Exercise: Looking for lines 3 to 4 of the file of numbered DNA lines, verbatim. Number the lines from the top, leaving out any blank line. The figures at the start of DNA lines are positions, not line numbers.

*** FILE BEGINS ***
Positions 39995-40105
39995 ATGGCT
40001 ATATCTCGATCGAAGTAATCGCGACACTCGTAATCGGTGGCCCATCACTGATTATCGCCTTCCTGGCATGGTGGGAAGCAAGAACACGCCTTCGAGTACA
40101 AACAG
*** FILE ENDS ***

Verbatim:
40001 ATATCTCGATCGAAGTAATCGCGACACTCGTAATCGGTGGCCCATCACTGATTATCGCCTTCCTGGCATGGTGGGAAGCAAGAACACGCCTTCGAGTACA
40101 AACAG